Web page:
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I CARRY YOUR HEART WITH ME A poem stylistic

E.E CUMMINGS analysis


PORTRAIT OF THE POET
Name: Edward Estin Cummings
Date of Birth: October 14, 1894
Died: September 03, 1962
Spouses: Marion Morehouse (m. 1934–1962), Anne
Minnerly Barton (m. 1929–1932), Elaine Orr (m. 1924–
1924)
Works: e.e. cummings Self-Portrait, Noise Number 13,
Scofield Thayer, Untitled, Sound
I CARRY YOUR HEART WITH ME
The poem 'i carry your heart with me' is
immediately recognizable as a Cummings poem for
several reasons. First, we must notice the title.
Cummings was known for his use of lowercase,
sometimes even using it in his name, as in e e
cummings. Cummings was a Modernist, and
Modernists believed in stripping away all that was
unnecessary in a poem in order to showcase its form.
I CARRY YOUR HEART WITH ME
Using only lowercase, as Cummings does, is not only
a way of stripping away the clutter, but also a
means of forcing us to alter our perception. When a
poem doesn't look the way we expect it to look, we
are forced to pay attention. This is what Cummings
does right from the beginning with his unusual title.
I CARRY YOUR HEART WITH ME
Using only lowercase, as Cummings does, is not only
a way of stripping away the clutter, but also a
means of forcing us to alter our perception. When a
poem doesn't look the way we expect it to look, we
are forced to pay attention. This is what Cummings
does right from the beginning with his unusual title.
FORM AND RHYME SCHEME
Cummings' desire was to make people notice their
own lives, to break from the frenzy of our rushing
world and all the rules that hold us in place. He
accomplishes this by using a few different
techniques in his poem, such as experimenting with
form. A close look at 'i carry your heart with me'
reveals that the poem is actually a sonnet.
FORM AND RHYME SCHEME
Sonnets are traditionally poems written in 14 lines with some type
of rhyme scheme and a final rhyming couplet. Cummings takes the
form of the sonnet and reinvents it, for example with his use of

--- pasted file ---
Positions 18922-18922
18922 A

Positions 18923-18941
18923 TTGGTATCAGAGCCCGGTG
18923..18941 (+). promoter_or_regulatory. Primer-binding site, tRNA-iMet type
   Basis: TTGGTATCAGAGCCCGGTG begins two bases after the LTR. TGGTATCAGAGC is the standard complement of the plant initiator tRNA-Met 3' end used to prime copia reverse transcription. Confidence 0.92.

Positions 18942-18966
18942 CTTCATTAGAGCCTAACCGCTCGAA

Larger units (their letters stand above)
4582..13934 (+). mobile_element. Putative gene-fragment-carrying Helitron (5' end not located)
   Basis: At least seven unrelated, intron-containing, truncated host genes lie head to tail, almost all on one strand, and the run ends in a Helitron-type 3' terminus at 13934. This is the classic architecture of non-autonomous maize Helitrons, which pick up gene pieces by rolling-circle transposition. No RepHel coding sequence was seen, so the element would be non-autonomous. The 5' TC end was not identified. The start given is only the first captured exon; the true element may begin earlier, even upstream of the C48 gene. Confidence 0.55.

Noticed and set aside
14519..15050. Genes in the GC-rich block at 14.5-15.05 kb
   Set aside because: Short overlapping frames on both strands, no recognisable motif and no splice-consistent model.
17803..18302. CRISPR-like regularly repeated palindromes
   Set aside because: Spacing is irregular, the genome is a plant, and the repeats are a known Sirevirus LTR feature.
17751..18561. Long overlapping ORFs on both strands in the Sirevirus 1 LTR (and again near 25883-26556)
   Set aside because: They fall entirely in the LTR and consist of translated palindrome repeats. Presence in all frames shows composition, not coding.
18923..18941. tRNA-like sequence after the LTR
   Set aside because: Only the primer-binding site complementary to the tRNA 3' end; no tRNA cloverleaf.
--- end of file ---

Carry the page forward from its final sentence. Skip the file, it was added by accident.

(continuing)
internal rhyme in the first stanza.
'i carry your heart with me(i carry it in
my heart)i am never without it(anywhere
i go you go,my dear;and whatever is done
by only me is your doing,my darling)
i fear'
FORM AND RHYME SCHEME
Note the use of the word 'dear,' buried
in the middle of the third line, to rhyme
with 'fear.' Most sonnets use end rhyme,
which is when the words at the end of
lines form a rhyme scheme with each
other.
FORM AND RHYME SCHEME
In the following stanzas, however, Cummings employs a
more traditional rhyme scheme. Take special notice of the
words that end each line.
'no fate(for you are my fate,my sweet) i want
no world(for beautiful you are my world,my true)
and it's you are whatever a moon has always meant
and whatever a sun will always sing is you'
FORM AND RHYME SCHEME
While 'true' and 'you' are emblematic of
pure rhyme, 'want' and 'meant' illustrate
slant rhyme, which is when the rhyme is
close, but not spot-on.
SUBJECT AND PUNCTUATION
Cummings wrote in experimental ways, but
his subject matter was often traditional and
straightforward. Topics such as war, death,
and sex appealed to him, but his favorite
was love. Cummings has been called one
of the best love poets of his time.
SUBJECT AND PUNCTUATION
An unmistakable idiosyncrasy of the poet is the use -
or rather misuse - of punctuation. Cummings used
punctuation to emphasize his subject. In the poem 'i
carry your heart with me,' there are no spaces
between the punctuation marks, suggesting a close,
intimate feeling, like when you love someone so
deeply you cannot bear to have any space between
you.